Sometimes you would want to go beyond the provided functionality in the setups and have some control over the flow and execution of operations which you want to perform during the setup. The good news is, you can simply use your self-created Windows Form and get it to execute during the setup process. This is a good way of achieving full control over your custom operations.
Now I will give a step by step walk through of creating custom dialog boxes and adding them to your web setup projects.
Creating a Web Site
- Open your Visual Studio and click File -> New -> Project, and from the installed templates section, select Web, and select the template you want to use for your website. In this case, I am using ASP.NET Web Application.
- In the default page, I change the standard “WELCOME TO ASP.NET!” text to “WELCOME TO ASP.NET” to make sure this is our page.
Creating a Windows Form for our Custom Dialog
- Right click the solution in Solution Explorer, and click the “New Project” sub menu item in the Add menu.
- In “Windows” Installed Templates, choose Windows Forms Application. Enter “Custom Window” in the Name field for the project.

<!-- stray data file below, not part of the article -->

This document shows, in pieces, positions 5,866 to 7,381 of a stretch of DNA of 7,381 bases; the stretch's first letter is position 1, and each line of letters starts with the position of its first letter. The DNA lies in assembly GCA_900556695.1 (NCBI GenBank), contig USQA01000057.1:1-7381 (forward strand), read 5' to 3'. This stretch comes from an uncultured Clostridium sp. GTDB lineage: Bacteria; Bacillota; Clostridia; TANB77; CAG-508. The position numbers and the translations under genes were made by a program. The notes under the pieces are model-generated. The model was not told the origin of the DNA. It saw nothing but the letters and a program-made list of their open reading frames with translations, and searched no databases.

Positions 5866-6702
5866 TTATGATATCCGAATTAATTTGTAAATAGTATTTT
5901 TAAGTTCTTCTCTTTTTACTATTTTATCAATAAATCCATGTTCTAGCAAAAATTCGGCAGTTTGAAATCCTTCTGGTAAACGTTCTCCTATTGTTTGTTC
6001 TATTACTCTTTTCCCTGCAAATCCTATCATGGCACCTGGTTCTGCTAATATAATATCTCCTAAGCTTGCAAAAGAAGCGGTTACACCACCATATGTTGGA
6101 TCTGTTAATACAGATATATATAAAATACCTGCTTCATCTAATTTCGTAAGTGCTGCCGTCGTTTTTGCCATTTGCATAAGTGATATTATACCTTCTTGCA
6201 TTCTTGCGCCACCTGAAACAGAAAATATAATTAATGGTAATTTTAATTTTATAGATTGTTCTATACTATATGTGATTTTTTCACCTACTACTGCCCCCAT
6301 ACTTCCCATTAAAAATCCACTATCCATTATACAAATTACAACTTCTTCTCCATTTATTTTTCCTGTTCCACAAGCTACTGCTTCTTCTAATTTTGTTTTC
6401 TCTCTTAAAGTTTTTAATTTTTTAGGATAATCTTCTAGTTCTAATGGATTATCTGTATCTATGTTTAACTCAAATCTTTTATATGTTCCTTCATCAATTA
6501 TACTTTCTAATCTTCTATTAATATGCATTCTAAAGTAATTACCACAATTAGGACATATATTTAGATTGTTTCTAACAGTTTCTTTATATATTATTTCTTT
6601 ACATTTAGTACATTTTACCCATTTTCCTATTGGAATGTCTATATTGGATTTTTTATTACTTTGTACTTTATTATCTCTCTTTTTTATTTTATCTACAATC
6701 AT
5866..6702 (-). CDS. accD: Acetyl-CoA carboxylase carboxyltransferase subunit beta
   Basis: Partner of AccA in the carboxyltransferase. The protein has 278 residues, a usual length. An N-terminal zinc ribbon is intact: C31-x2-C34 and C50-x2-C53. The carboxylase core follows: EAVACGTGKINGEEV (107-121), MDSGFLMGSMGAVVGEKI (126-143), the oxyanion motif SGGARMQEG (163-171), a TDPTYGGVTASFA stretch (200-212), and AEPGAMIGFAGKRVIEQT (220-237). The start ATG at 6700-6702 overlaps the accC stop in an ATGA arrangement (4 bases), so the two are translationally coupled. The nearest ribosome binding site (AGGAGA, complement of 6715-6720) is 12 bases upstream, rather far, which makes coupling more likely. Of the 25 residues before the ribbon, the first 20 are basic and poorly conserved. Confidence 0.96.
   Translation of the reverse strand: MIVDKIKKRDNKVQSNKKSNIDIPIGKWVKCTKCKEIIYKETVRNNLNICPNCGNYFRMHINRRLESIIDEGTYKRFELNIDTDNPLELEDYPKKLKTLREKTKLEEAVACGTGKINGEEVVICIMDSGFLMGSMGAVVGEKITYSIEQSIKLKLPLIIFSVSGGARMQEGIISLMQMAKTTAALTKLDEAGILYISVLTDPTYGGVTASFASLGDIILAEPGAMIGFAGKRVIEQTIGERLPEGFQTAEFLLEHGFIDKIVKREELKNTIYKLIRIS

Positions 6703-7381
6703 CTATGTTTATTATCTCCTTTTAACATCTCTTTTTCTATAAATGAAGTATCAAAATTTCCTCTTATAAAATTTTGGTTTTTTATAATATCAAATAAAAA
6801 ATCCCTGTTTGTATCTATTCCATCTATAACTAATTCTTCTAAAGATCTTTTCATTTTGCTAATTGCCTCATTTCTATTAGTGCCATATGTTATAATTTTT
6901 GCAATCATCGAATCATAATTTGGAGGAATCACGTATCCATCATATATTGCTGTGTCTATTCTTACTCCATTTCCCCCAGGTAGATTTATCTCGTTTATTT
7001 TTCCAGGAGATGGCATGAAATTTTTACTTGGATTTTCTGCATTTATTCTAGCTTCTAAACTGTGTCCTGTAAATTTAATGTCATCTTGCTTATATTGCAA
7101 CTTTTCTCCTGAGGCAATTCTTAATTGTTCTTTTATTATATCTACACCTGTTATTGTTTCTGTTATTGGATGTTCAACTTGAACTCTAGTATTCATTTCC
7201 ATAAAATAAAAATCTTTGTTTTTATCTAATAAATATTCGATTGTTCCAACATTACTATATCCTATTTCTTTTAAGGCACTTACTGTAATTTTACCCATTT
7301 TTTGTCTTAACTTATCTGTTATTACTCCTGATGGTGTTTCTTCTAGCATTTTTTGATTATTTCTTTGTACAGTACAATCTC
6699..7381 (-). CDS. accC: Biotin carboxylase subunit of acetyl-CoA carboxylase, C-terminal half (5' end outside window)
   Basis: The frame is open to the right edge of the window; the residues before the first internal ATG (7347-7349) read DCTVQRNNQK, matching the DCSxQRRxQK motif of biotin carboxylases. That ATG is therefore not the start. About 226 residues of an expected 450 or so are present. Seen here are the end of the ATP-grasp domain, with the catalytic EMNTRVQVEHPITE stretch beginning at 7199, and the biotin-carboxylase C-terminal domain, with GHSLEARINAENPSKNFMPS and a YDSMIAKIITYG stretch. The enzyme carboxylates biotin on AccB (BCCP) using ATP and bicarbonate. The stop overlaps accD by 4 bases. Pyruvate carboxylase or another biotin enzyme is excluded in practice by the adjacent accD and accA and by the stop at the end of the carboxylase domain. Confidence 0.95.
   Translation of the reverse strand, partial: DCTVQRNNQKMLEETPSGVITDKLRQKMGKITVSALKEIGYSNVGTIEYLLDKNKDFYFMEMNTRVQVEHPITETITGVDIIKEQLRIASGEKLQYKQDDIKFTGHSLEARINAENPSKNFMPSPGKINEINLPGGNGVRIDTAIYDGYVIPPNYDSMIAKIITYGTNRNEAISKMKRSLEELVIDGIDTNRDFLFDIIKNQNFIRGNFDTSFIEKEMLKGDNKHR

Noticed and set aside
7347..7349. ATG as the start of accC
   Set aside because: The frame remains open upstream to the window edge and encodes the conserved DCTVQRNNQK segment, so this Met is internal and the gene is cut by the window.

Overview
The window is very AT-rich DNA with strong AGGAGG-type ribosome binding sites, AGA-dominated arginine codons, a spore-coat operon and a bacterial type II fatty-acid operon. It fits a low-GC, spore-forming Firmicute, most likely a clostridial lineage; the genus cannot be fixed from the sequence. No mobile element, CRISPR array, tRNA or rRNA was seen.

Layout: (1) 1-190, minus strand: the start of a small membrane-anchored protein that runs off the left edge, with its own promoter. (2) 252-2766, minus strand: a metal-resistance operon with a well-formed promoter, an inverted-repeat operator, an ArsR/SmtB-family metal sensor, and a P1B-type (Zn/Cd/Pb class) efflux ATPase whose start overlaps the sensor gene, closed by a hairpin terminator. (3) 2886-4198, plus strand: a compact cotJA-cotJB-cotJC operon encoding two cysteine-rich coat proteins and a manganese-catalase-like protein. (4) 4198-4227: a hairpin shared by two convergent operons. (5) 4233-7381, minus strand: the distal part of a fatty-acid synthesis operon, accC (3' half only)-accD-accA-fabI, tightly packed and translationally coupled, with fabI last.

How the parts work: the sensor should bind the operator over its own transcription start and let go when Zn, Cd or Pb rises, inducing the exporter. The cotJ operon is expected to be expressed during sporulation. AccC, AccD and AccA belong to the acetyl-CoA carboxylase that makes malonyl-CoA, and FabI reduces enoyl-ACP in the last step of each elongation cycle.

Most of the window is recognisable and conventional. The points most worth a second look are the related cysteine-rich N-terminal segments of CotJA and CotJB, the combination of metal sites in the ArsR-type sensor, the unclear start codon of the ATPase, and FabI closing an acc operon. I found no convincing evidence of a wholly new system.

- A blank Windows Form will be shown in the Designer. Design the window as per your requirements. I have added a few controls like below, but in the actual setup, you would make the screen as close as possible to the setup steps.
Using this form, you can do whatever you want with full control over all the objects on the form.
Creating a Custom Action Class Library
- Right click the solution in Solution Explorer, click the “New Project” sub menu item in the Add menu.
- Select Class Library from the Visual C# installed templates. This will be our custom action from which we will call our dialog box
- Delete the class name Class1.cs.
System.Configuration.Install in namespaces.
- Add the
[RunInstaller(true)] attribute on the class.
- Add a new class named CustomAction.cs and inherit it from
System.Configuration.Install.Installer. You will have to add a reference to the
System.Configuration.Install component to your project.
- You will now override the
Install function of the
- You can skip the steps from 9 – 11 by adding the Installer class in the General category in Installed Templates.
- Add a reference to the CustomWindow project in the CustomAction project.
- Add the following lines of code in the override:
Creating a Web Setup Project
- Now we will add the Web Setup Project. For that, right click the solution in Solution Explorer, and click the “New Project” sub menu item in the Add menu.